May Contain Spoilers
Most of this volume centers around the twins’ wedding. They are, of course, their usual impulsive, self-indulgent selves, and I felt bad for Sarm and Sami. I don’t think the boys are going to know what hit them as they are ordered through life by their new demanding brides. To give the girls some depth, they finally realize that by marrying, they are effectively leaving their family and joining a new one instead. Oh, how the bitter tears of two young women who finally, FINALLY, realize that their lives have been changed more than they stopped and thought about. Lucky for them, their parents only live a short walk away.
The volume ended with Amir and Karluk. Amir finds an injured hawk, brings it home, and attempts to nurse it back to health. I thought this was a really depressing chapter especially after the jovial celebration in the beginning of the volume. As Amir tries desperately to heal the bird, Karluk starts feeling a bit neglected. He even seeks advice for dealing with his wayward wife. Amir has been hunting for the hawk nearly every day, and patiently hand feeding it morsels from her kills. When Amir realizes that she’s made Karluk feel bad, she is dismayed that she caused her husband distress. Ugh. Then I started thinking what is he going to do when they have kids?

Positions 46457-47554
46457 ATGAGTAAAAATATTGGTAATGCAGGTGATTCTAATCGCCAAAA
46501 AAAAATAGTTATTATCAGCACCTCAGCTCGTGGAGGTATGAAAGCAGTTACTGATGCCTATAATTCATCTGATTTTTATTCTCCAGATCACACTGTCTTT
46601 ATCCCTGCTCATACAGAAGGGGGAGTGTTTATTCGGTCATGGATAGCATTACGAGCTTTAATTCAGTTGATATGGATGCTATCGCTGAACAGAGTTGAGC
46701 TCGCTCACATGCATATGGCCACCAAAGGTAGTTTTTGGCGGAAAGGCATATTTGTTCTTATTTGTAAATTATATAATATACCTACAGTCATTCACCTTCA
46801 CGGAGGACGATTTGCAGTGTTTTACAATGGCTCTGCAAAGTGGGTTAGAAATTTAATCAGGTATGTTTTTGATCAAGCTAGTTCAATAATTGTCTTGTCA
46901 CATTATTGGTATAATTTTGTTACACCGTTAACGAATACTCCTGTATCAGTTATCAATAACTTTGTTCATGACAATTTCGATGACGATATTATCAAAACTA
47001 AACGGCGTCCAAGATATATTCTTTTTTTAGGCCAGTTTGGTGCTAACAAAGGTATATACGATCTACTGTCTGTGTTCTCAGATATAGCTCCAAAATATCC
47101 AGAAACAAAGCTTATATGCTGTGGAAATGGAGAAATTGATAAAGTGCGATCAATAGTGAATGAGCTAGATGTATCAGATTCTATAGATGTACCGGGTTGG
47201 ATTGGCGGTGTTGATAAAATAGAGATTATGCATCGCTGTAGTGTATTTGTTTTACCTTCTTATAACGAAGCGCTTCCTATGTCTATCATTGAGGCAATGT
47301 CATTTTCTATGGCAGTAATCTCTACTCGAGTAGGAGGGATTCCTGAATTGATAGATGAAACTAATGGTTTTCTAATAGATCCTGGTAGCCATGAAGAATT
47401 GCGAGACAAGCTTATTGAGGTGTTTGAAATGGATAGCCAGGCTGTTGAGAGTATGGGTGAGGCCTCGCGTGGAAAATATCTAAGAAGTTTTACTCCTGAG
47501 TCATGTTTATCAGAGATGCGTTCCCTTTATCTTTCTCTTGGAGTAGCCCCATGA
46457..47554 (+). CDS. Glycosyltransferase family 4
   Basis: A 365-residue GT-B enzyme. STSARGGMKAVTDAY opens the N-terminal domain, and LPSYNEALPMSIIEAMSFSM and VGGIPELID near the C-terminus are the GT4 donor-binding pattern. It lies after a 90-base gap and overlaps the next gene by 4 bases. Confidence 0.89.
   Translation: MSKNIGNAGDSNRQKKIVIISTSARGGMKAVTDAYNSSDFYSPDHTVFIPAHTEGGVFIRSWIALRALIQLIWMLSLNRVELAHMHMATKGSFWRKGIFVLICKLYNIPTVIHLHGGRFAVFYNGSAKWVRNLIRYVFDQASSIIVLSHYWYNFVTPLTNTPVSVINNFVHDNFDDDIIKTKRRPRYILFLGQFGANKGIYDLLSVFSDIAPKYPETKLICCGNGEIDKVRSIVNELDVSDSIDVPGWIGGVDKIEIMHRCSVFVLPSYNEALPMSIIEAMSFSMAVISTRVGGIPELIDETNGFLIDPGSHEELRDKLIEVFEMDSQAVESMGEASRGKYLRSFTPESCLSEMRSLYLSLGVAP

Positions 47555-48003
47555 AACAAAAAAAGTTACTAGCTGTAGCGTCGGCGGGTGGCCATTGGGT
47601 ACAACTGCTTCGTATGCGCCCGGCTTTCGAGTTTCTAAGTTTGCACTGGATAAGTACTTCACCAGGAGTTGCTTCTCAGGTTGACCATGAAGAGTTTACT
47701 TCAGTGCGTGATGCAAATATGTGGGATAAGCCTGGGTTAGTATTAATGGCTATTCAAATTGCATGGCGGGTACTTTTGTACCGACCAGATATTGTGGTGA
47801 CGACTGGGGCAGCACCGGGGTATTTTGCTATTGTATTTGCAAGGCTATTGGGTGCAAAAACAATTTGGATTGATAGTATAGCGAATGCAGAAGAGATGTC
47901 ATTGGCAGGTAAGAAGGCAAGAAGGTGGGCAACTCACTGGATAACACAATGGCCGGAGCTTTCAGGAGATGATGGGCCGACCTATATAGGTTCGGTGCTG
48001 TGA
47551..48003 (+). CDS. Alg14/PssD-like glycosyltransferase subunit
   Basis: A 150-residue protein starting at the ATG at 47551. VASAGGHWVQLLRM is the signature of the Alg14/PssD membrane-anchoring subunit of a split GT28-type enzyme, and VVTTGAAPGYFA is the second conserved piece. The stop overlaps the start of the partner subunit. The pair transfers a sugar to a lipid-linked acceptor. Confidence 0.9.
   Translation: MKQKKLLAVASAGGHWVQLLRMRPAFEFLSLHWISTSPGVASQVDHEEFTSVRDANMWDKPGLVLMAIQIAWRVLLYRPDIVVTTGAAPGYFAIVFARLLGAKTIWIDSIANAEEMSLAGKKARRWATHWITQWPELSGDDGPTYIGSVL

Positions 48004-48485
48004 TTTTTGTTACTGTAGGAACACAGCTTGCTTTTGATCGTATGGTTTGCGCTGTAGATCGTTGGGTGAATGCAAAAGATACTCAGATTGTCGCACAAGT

The wedding celebration was an extravagant, jubilant affair, for everyone but the brides. Forced to sit in their ceremonial finery, for what the Laila and Leily must have left like absolute days, they finally coerce Sami and Sarm into stealing food for them, and helping them to escape from their confinement in the house. It did seem rather unfair that the girls didn’t get to partake in their own wedding feast, but I despaired at them ever curbing their energetic behavior. Until, of course, they realized that they no longer had a place in their childhood home. Let the waterworks begin. Both Sami and Sarm were at their wits end trying to soothe their distraught wives. Poor guys.
Once again, the illustrations are simply stunning, and this series should be read for no other reason than to pour over Kaoru Mori’s highly detailed and exquisite artwork.
This is the last print edition of the series that I’ll review. The library only has one more volume, but I would rather read the digital edition when it is released in October.
Grade: 4.25 stars
Review copy borrowed from my local library
About the book:
Acclaimed creator Kaoru Mori’s tale of life on the nineteenth-century Silk Road takes on an air of celebration as, at long last, Laila and Leily’s wedding day arrives! But the marriage ceremony may be even more taxing for the girls than their search for a pair of grooms. Sitting still and silent as their guests celebrate and eat is a trial that will push the girls’ patience to its limit, not to mention that of Sami and Sarm! As the twins finally make their vows and commit themselves to their husbands, the gravity of the moment finally sets in. Though they have dreamed of marriage for years, only now do they realize that everything in their lives is about to change…
Crafted in painstaking detail, Ms. Mori’s pen breathes life into the scenery and architecture of the period in this heart-warming, slice-of-life tale that is at once wholly exotic, yet familiar and accessible through the everyday lives of the characters she has created.